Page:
More Rangers with SCAR rifles

ranger-scar-tm.jpg

The Rangers were showing off their new SCAR rifles on the weekend.

Ranger Scar

Rangers from 1st Battalion, 75th Ranger Regiment, Fort Benning, G.A. stand at attention on the infield of the Lowes Motor Speedway as they are honored for their service to the nation during the Coca Cola 600 NASCAR pre-race military appreciation show in Concord, N.C. on May 24, 2009. (U.S. Army photo by Trish Harris, USASOC News Service)

A large high resolution version of the photo can be seen here.
Can anyone tell me what the device attached onto the muzzle is? I am guessing it a device to prevent the gun firing or chambering a round?

Hat Tip: Defense Tech




Steve Johnson

Founder and Dictator-In-Chief of TFB. A passionate gun owner, a shooting enthusiast and totally tacti-uncool. Favorite first date location: any gun range. Steve can be contacted here.


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  • SwissFreek

    At first blush I would have said it was a rubber cap to keep the barrel dry during water-borne ops. But on some of them you can see something that to me looks like a set-screw. Maybe it’s just a pin that snaps into the muzzle to more securely attach the cap, like a twist-lock/QD or something? If it were tight enough to keep water out, you’d think friction would be enough to keep it in place.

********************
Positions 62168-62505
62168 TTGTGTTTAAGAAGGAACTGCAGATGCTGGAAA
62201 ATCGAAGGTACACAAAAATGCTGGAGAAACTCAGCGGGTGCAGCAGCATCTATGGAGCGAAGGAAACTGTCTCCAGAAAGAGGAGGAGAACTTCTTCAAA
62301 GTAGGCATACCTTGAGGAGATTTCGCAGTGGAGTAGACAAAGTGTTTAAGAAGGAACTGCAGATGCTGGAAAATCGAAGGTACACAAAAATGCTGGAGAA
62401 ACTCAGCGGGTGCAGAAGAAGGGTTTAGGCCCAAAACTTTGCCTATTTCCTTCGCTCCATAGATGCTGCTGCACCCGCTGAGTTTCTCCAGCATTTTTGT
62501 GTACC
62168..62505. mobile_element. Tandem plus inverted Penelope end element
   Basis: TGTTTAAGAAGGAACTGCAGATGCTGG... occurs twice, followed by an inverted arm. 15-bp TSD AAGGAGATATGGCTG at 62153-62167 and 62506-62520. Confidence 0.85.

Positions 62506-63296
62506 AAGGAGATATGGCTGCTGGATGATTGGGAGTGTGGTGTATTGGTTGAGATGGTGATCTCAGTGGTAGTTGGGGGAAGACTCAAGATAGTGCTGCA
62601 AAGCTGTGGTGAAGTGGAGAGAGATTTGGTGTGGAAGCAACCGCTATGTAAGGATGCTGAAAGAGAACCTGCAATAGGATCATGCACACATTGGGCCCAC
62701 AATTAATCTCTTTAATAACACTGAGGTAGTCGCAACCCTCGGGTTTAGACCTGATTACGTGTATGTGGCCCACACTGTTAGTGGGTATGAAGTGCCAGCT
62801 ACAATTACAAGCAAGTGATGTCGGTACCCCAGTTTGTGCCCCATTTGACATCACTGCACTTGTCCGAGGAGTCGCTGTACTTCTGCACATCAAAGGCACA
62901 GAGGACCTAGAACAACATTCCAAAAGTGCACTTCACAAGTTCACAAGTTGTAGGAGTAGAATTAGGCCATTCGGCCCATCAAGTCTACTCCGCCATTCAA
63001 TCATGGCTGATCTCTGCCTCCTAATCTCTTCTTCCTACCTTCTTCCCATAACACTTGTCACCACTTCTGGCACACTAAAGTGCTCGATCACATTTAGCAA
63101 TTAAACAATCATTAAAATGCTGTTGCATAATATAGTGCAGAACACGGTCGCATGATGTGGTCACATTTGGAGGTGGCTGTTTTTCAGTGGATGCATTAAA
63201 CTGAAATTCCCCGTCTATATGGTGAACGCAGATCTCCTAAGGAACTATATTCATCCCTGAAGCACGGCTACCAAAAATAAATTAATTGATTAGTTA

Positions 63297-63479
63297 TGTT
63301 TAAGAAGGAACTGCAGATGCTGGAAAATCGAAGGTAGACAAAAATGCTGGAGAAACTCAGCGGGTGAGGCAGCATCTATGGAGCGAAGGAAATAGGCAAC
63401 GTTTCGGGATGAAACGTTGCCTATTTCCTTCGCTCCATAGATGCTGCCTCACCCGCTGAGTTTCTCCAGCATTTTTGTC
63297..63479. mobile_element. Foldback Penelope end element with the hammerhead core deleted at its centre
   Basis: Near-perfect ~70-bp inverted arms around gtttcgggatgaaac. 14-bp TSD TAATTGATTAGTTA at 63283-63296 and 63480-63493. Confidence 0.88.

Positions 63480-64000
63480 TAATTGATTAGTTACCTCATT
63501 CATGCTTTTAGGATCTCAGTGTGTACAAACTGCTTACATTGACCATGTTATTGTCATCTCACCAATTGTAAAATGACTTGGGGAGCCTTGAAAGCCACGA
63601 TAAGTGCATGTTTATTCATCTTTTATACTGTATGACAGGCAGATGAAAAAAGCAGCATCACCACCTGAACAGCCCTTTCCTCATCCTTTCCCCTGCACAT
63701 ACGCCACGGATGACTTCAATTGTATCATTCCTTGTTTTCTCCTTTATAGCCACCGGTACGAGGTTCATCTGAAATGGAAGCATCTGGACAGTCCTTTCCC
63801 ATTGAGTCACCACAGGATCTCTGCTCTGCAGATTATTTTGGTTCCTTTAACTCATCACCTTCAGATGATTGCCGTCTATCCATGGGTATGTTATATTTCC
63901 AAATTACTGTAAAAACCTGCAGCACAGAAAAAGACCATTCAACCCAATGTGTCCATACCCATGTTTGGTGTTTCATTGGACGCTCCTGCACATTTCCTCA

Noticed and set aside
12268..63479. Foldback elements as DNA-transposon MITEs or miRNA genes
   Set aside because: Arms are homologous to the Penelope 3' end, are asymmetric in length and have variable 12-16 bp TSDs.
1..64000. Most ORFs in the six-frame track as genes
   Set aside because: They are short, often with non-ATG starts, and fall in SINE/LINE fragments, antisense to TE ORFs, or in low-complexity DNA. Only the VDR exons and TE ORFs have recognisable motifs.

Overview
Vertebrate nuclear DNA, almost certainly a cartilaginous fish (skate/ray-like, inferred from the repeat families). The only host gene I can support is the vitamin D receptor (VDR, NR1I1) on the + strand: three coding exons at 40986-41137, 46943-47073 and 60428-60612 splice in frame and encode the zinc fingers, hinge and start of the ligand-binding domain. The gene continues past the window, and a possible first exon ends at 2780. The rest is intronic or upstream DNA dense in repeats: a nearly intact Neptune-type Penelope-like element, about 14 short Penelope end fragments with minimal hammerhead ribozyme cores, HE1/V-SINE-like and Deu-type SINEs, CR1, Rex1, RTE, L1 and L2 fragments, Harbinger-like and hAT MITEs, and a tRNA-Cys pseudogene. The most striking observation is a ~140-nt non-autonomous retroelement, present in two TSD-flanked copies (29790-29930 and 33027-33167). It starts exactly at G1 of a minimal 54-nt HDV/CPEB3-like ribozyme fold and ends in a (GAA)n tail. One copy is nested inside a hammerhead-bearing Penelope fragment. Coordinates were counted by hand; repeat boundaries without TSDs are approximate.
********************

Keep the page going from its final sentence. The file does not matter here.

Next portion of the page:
• Tom

    Could they be blank firing adapters?

  • SwissFreek

    Plus on some the screw is positioned at the top of the barrel, on others it’s positioned on bottom. If it were some sort of manufactured connector I’d guess it would be in the same place on all the rifles.

  • B Woodman

    From the small pic, it’s hard to tell exactly, but it looks like a red dust cap, with tape around it to prevent it from being so non-camoflauge obvious.
    Like the old joke (all too true), about the Army’s red tent stakes (so people will see them and not trip on them), having to be pounded all the way into the ground.

  • Fred

    Looks like a bullet catcher to me, too much material to just be a dust cap.

  • clamp

    Maybe it is just a shoot off muzzle cover to keep dirt out. Just a guess.

  • Dan

    Looks like the BFA the British use… – I thought the SCAR L could take the M4/M16 BFA…

  • http://gunnoob.blogspot.com/ Mike

    I’m not sure what those things are either, but they look similar to the attachment they use when firing blanks during training, but not sure why you would want blanks in the setting they are in.

    Look closely at the guy at the back left… it looks like the plugs totally encompass the end of the barrel. Do you think they are just a sort of dust covers?